CLEVELAND — The first six saves the Red Sox recorded this season came from six different pitchers. That wasn’t a good thing.
Every time the phone rang, it could have been for anybody. The Sox came out of spring training believing they had the ingredients of a good bullpen but didn’t know how to blend them together. It showed in the results. The Sox had eight blown saves in their first 29 games and were in the lower third of the league in almost any statistic worth mentioning.
Compare that to how Alex Cora managed his bullpen on Saturday night against the Cleveland Guardians.
After rookie Josh Winckowski allowed two runs over 5⅓ innings, Cora turned to lefthander Jake Diekman for four outs. With two runners on and two outs in the seventh, righthander John Schreiber came into the game to face righthanded hitting Amed Rosario and struck him out on three pitches.
Matt Strahm handled the eighth inning, then Cora turned to newly minted closer Tanner Houck for the ninth. He needed seven pitches to record his sixth save in as many chances, all since June 10.
“I love structure. I love it,” Cora said after a 4-2 victory.
Like a lot of managers, Cora believes there’s a way to use the bullpen without a closer. He tried it in 2019 with Matt Barnes as an “ace reliever,” but burned him out. So structure it is.
Houck is the closer with Schreiber, Strahm, Diekman, Ryan Brasier and Austin Davis in higher leverage situations. Tyler Danish, Hansel Robles, and Hirokazu Sawamura are available for lower-leverage spots.
It has worked. The Sox have won six straight, 10 of 12, and 18 of 22 with their bullpen playing its role. At 41-31, they’re 10 games over .500 for the first time and have moved into second place in the American League East. The Sox have the third-best record in the league after starting 10-19.
“The bullpen is a big part of that,” shortstop Xander Bogaerts said. “AC knows who he wants, especially Schreiber when there’s traffic on the bases. He’s been great.
“Those guys got an opportunity and they ran with it. Now I feel like they know their roles and we get the ball to Tanner. Watching him on defense, you see how hard he is to hit.”
Most relievers will tell you it doesn’t matter when they pitch. They just want the ball. But having at least some idea what situation you’ll be used in makes it easier to prepare your body for the moment and your mind for what hitters you’ll be facing.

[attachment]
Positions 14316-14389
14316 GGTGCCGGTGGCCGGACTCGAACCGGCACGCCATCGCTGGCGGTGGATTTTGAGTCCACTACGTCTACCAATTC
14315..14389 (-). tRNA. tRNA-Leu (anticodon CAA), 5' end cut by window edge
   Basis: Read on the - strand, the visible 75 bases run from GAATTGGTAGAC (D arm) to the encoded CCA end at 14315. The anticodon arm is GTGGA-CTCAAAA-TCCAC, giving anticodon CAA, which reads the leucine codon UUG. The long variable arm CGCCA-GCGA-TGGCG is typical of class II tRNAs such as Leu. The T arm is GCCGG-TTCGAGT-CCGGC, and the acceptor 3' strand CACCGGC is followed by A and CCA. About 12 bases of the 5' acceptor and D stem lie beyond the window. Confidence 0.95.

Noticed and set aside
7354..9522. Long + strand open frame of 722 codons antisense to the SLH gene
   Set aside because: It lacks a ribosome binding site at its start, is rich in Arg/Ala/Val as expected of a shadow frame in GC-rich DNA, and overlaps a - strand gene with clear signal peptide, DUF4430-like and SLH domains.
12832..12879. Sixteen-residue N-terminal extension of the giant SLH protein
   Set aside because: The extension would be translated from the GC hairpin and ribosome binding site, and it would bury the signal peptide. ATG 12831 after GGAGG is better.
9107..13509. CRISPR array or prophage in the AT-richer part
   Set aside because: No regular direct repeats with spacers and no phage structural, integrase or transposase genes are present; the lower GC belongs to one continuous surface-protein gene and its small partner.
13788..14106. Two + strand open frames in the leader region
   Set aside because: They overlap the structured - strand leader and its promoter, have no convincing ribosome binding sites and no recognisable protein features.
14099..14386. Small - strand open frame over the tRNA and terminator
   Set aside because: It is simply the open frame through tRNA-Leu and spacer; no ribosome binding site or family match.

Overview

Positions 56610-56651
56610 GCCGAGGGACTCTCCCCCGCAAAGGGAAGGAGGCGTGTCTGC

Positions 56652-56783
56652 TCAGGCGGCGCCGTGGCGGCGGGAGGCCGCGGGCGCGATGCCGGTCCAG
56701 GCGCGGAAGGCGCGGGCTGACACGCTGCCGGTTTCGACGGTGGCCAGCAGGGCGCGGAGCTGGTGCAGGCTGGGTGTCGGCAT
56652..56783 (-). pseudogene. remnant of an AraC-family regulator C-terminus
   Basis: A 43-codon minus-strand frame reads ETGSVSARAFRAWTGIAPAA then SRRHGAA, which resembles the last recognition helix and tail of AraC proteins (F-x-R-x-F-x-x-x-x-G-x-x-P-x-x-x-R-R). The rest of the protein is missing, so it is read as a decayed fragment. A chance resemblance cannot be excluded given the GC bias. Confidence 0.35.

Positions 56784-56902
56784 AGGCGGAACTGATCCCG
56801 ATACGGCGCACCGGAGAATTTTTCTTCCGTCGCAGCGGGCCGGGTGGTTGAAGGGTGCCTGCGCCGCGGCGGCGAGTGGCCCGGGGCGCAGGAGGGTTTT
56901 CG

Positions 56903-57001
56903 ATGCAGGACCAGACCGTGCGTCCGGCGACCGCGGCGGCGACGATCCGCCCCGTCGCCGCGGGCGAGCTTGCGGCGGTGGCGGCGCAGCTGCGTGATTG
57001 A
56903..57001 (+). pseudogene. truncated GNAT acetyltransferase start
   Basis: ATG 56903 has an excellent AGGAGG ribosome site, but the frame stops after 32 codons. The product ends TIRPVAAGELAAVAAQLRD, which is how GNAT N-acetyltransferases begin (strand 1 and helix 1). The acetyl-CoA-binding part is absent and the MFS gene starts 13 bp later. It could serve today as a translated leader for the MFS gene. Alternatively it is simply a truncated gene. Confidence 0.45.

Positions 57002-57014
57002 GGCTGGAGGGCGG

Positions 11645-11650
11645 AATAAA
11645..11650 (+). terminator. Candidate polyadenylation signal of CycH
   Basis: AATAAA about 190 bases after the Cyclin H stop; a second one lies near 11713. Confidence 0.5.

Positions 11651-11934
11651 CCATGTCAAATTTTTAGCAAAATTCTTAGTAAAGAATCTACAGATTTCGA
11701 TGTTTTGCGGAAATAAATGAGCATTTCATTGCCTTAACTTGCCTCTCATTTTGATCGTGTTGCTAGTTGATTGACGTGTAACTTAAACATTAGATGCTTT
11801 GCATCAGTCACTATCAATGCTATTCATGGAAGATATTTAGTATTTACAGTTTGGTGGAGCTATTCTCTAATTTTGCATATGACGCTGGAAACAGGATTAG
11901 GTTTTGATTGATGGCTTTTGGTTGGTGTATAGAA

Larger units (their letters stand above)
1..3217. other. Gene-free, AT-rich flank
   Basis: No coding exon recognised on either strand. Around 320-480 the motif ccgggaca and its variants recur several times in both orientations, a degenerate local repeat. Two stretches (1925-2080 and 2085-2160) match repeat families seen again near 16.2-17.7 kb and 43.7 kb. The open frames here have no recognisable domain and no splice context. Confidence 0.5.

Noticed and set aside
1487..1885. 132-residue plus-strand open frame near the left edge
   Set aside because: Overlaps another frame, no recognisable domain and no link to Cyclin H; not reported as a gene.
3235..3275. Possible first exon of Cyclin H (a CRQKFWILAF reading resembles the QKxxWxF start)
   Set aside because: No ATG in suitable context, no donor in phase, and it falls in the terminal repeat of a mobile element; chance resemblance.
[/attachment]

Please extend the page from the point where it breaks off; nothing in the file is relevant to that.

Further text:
“It’s easier for us as coaches and easier for players, too, to have some expectation when they’ll pitch,” pitching coach Dave Bush said. “The hardest thing when there isn’t structure is guys spend the whole game not knowing when the phone rings if it’s going to be for them or not.
“Over a whole season, it can take its toll. There are times we have to do it that way. But it’s better when there’s peace of mind which part of the game you’ll pitch and which ones you won’t.”
That Diekman and Strahm are lefties who can get righthanded hitters out makes it easier to put the puzzle together.
Schreiber’s excellent work — he has allowed two earned runs on 11 hits over 22⅔ innings and struck out 27 — makes him an easy choice as the primary setup man.
“I don’t really need structure. I’ll take the ball any time,” Strahm said. “But I know it helps some guys.”
Bullpens are rarely static for very long. Once Chris Sale returns, the Sox could drop a starter into the bullpen. There also are pitchers in Triple A Worcester raising their hand.
Righthander Brayan Bello has a 1.60 ERA and 11.2 strikeouts per nine innings in six starts for the WooSox. He has pitched 74 innings this season, only 21⅓ fewer than all last season. Using Bello in relief would be a way to control his innings while getting value, and the Sox are positioned to plug him in where he fits best when the time comes.
“Early in the year we weren’t doing the job. The hitters were out there for 15 minutes playing defense,” Strahm said. “But baseball is kind of cool like that. We adjusted, and we’re getting shutdown innings.
“Everyone is sharp, everyone is into it. It’s been a lot of fun.”